The Black Keys look to sustain an arena fanbase with ‘El Camino’

The Black Keys’ new album is almost as good as drummer Patrick Carney’s face when he plays live.
Photo: Bill Hughes
Annie Zaleski

The Details

The Black Keys
El Camino
Three and a half stars

Last week, The Black Keys announced a spring tour of the U.S. that will take them to New York’s Madison Square Garden, Chicago’s Untied Center and Boston’s TD Garden. Yep, The Black Keys are about to start playing arenas.

Time will tell how the Ohio duo actually fares in these huge spaces, but it’s inarguable that their popularity has exploded. Part of that can be attributed to savvy music placement: Their garage- and blues-influenced tunes have appeared in an impressive number of video games, movies and TV shows, which has made their music familiar to mainstream audiences.

But much of The Black Keys’ burgeoning appeal stems from their everyman personas. Their lyrics address hard times and love gone wrong in concise, straightforward terms, with little regard for sentimentality. Plus, vocalist/guitarist Dan Auerbach and drummer Patrick Carney look like—and come across as—regular dudes, the type you might see at a bar pounding back beers during football season. They aren’t untouchable rock stars polished by fame; they’re two guys from blue-collar Akron, with a knack for tapping into masculine emotions.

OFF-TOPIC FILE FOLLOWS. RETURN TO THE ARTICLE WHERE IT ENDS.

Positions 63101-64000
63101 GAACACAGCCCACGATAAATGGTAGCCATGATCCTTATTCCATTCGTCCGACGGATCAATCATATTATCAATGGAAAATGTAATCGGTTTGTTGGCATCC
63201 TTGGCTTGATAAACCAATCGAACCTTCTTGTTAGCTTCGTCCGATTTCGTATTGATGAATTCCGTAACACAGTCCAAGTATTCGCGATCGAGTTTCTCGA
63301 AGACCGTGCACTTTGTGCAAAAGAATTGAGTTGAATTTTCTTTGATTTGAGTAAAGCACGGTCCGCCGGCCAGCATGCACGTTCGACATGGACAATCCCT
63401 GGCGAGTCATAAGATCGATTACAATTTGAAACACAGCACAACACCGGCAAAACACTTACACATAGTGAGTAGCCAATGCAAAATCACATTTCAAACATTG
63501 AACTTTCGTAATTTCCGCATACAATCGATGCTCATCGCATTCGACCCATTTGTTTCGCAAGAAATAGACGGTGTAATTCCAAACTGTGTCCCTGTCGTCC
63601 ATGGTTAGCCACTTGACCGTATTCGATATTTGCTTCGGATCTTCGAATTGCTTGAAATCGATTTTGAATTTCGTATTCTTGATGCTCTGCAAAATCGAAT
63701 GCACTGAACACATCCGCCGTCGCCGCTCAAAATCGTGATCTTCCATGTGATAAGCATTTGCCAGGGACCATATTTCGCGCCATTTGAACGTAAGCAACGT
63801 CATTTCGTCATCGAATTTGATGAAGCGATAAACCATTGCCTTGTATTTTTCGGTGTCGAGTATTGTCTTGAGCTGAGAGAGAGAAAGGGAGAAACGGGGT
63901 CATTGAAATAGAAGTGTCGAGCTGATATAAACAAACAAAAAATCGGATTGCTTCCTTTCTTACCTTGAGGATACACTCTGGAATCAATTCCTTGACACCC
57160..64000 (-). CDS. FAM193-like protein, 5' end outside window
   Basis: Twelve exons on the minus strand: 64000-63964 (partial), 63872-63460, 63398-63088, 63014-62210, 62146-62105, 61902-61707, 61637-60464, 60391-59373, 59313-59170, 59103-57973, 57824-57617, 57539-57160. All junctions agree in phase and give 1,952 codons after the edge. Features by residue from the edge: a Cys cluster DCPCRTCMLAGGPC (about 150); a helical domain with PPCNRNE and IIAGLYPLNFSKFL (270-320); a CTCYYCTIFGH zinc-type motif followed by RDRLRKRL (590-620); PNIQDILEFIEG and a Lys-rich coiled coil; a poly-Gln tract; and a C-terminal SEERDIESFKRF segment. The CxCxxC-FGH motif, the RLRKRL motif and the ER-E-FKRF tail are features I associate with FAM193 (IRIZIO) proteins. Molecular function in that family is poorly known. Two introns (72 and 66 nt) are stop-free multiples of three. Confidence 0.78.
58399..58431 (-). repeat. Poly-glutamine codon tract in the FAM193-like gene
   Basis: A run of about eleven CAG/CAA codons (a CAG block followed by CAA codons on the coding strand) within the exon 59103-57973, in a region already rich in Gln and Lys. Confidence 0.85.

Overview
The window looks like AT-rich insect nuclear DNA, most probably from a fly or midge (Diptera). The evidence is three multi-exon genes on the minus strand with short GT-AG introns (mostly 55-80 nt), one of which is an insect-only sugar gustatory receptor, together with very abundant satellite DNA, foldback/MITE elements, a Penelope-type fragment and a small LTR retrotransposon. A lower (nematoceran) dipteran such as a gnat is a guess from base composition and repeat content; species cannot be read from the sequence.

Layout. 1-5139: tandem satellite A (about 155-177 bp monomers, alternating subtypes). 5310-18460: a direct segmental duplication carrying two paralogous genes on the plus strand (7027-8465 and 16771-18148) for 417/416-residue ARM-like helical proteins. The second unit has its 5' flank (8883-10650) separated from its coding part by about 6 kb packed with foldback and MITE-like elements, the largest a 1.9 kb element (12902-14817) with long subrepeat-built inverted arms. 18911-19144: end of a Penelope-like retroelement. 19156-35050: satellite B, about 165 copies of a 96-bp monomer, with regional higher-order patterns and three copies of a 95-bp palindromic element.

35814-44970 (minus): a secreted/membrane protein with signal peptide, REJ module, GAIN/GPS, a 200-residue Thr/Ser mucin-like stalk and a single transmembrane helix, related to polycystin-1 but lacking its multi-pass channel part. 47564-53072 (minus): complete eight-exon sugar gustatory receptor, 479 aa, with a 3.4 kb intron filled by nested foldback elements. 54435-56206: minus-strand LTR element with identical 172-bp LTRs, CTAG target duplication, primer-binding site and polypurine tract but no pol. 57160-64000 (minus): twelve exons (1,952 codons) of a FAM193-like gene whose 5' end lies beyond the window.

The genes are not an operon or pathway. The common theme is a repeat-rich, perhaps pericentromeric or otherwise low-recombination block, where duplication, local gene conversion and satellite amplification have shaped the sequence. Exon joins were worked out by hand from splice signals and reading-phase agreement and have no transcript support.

The band’s new album, El Camino, doesn’t stray far from the Keys’ established thematic formula, although it is a musical leap forward. Co-produced by Danger Mouse, the record is quite danceable and much more indebted to classic rock, from the white-hot, Tom Petty and the Heartbreakers-y, guitar solo cutting through “Little Black Submarines” to the hefty stoner-rocker “Gold on the Ceiling” to the psychedelic, talk-boxing “Money Maker.” More important, El Camino finds Auerbach and Carney pushing into new sonic territory: “Stop Stop” has Motown flair in its rhythms and falsetto vocals, while “Lonely Boy” features a surf-garage twist.

Although it’s not quite as primal or raw as some of The Black Keys past releases, the new album is definitely calibrated for maximum accessibility. And while that could alienate longtime fans, it should help the band fill more seats along its apparent path to stadium superstardom.


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